The 14 Chinese who sailed to the Diaoyu Islands to assert China's sovereignty on Wednesday have been released by the Japanese side on Friday, a good ending to these activists' heroic act. But it doesn't mean the end of the Diaoyu dispute. The right wing of Japan might retaliate, while China's acts to defend the Diaoyu Islands will continue. As long as the Diaoyu Islands are still under Japanese control, there is no complete victory.
But after all, Chinese people have landed on the Diaoyu Islands again. Under diplomatic pressure from the Chinese government, Japan didn't overreact. Thanks to the geopolitical changes in East Asia, China is showing more confidence in promoting its rights.
Then who is the winner in this capture-and-release scenario? It depends. Japan has taken this opportunity to demonstrate its "legitimate control" of the Islands, in hope of winning global sympathy. But few will share this view. Instead, the scene of Chinese national flags flying on the Islands has been etched into the memories of a majority of Chinese, as evidence of China's ownership of the islands.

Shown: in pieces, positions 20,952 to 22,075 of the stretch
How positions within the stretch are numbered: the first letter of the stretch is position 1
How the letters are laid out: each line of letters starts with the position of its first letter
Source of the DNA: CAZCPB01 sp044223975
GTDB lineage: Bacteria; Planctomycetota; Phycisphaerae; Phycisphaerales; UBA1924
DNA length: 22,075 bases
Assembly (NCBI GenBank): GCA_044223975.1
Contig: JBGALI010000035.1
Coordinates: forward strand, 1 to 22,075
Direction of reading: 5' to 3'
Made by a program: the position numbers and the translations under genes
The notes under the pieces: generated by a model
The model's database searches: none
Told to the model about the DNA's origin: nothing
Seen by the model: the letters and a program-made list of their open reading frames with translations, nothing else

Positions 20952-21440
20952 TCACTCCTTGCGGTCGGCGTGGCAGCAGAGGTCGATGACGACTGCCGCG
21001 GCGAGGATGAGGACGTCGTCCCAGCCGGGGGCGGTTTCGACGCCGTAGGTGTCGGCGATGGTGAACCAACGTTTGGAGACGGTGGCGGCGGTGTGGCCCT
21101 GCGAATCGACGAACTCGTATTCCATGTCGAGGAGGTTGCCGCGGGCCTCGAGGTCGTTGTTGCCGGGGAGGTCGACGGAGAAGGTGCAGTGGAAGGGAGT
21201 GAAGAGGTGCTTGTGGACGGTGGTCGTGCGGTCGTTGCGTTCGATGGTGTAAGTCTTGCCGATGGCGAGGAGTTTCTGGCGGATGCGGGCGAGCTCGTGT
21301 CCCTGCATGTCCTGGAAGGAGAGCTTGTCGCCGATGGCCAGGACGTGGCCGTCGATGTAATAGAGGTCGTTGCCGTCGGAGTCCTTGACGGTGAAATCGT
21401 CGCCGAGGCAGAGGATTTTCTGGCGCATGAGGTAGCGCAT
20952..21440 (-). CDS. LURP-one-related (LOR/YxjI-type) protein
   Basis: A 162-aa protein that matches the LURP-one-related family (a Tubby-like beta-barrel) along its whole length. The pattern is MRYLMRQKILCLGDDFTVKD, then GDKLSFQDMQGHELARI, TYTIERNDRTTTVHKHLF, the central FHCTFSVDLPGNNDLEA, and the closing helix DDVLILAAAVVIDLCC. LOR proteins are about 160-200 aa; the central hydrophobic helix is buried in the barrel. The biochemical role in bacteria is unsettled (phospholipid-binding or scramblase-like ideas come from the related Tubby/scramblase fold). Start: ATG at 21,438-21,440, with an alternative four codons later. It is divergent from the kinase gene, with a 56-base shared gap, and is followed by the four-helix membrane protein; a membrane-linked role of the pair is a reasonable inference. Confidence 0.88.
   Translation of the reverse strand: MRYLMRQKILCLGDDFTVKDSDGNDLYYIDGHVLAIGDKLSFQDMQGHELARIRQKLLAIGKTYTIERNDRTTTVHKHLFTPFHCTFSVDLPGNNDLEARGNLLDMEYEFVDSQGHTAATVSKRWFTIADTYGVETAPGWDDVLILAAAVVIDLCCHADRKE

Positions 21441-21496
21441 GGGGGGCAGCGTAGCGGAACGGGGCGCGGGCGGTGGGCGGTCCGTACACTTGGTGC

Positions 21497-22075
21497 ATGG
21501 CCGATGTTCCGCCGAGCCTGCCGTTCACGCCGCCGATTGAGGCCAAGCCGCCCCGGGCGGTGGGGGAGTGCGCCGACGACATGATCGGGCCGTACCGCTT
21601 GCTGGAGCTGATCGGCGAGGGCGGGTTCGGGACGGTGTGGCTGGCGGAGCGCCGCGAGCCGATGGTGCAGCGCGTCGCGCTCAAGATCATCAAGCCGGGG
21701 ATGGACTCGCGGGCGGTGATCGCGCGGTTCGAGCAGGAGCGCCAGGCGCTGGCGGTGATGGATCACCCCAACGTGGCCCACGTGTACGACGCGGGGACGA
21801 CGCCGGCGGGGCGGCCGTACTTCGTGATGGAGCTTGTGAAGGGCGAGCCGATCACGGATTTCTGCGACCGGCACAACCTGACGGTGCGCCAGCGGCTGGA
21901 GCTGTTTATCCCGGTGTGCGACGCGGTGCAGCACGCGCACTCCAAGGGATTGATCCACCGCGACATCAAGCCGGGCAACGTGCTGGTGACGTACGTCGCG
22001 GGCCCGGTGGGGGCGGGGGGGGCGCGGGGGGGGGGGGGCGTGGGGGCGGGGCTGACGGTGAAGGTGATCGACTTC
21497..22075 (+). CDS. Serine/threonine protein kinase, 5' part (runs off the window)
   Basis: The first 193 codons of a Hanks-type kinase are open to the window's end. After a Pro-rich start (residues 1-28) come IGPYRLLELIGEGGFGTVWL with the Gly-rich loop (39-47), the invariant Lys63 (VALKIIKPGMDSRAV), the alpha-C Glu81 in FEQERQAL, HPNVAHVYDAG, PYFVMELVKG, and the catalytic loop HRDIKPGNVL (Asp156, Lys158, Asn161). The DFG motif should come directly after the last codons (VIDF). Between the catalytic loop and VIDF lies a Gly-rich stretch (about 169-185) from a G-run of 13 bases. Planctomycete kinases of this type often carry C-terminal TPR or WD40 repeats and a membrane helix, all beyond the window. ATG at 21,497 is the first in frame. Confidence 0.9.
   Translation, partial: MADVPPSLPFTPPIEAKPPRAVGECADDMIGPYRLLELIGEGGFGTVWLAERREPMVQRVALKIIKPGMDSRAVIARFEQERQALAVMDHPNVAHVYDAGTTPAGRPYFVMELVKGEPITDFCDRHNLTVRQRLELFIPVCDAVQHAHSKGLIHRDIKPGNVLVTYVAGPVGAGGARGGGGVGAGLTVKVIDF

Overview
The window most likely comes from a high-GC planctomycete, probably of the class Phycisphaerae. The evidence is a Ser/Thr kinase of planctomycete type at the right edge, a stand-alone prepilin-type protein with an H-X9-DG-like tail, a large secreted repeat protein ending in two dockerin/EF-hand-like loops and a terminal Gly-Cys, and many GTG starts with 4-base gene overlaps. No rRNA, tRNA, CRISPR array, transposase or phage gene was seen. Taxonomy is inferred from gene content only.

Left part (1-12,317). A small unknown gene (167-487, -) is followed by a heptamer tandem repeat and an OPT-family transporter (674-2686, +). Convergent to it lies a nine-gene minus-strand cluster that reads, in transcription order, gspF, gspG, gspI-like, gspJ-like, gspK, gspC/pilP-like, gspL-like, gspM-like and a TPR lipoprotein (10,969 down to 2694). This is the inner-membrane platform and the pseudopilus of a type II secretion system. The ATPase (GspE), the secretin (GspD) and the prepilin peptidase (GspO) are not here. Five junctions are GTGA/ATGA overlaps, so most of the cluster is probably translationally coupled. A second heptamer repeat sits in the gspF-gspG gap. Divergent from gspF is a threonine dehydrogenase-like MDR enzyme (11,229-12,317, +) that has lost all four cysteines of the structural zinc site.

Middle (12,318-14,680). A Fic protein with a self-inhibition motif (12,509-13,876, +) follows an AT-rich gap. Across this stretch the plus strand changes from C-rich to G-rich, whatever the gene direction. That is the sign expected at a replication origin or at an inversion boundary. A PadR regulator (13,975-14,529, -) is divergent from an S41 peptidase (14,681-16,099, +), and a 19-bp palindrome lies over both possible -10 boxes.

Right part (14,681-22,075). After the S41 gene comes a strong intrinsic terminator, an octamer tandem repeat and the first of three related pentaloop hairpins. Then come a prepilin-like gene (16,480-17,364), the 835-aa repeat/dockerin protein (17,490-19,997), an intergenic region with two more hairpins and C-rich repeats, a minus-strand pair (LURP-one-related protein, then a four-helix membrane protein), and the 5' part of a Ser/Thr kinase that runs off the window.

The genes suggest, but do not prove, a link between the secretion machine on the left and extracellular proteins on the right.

And the move to protect the Diaoyu Islands also strikes the chord of national recognition across the Taiwan Straits. Over the past few days, Diaoyu Islands have become a spiritual center for many Chinese, both home and abroad.
The so-called "defensive line" of Japan can actually be broken. And Japan also showed restraint under high pressure from the outside world.
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